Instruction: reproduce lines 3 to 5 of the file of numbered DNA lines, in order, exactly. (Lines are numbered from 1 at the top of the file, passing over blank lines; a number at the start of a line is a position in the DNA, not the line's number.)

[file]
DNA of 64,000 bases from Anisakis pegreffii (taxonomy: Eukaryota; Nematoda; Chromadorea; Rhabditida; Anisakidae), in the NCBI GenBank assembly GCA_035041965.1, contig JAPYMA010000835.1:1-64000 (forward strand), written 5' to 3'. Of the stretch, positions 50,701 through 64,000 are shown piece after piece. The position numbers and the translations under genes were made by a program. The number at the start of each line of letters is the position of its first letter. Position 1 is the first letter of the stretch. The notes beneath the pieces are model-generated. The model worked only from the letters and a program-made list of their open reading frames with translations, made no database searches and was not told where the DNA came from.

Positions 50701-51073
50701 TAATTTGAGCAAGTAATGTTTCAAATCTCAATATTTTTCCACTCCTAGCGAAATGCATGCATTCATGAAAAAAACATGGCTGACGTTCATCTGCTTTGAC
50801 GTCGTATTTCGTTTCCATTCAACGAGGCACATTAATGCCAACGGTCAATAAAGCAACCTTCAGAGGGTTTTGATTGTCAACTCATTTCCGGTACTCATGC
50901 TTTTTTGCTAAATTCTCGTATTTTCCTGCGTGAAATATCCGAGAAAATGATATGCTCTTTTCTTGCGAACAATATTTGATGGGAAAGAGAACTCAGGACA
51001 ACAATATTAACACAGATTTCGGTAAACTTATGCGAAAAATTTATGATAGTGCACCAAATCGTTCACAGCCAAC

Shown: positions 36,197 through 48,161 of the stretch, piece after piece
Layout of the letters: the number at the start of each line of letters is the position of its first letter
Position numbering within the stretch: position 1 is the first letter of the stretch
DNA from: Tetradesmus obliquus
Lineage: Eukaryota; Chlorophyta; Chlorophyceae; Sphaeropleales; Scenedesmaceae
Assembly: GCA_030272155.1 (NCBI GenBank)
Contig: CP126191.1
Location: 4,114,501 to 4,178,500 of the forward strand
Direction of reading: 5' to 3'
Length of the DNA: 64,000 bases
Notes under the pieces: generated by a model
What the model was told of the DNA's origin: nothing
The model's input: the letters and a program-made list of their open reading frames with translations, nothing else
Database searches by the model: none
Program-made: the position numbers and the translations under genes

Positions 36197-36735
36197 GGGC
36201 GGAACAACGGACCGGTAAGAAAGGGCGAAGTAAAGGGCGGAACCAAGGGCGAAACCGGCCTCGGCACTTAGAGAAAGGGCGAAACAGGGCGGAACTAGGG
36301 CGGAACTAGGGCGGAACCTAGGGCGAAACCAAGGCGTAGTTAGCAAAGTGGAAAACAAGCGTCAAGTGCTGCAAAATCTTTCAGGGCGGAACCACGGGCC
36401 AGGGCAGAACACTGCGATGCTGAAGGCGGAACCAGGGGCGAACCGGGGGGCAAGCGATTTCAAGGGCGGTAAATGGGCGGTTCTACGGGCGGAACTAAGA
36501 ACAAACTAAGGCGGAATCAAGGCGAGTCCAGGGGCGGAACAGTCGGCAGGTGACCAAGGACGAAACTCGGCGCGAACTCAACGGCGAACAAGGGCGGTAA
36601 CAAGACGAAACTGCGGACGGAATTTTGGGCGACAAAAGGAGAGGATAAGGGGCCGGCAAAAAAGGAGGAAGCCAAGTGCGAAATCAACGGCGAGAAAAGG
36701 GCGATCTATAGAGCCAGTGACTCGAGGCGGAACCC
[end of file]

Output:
50701 TAATTTGAGCAAGTAATGTTTCAAATCTCAATATTTTTCCACTCCTAGCGAAATGCATGCATTCATGAAAAAAACATGGCTGACGTTCATCTGCTTTGAC
50801 GTCGTATTTCGTTTCCATTCAACGAGGCACATTAATGCCAACGGTCAATAAAGCAACCTTCAGAGGGTTTTGATTGTCAACTCATTTCCGGTACTCATGC
50901 TTTTTTGCTAAATTCTCGTATTTTCCTGCGTGAAATATCCGAGAAAATGATATGCTCTTTTCTTGCGAACAATATTTGATGGGAAAGAGAACTCAGGACA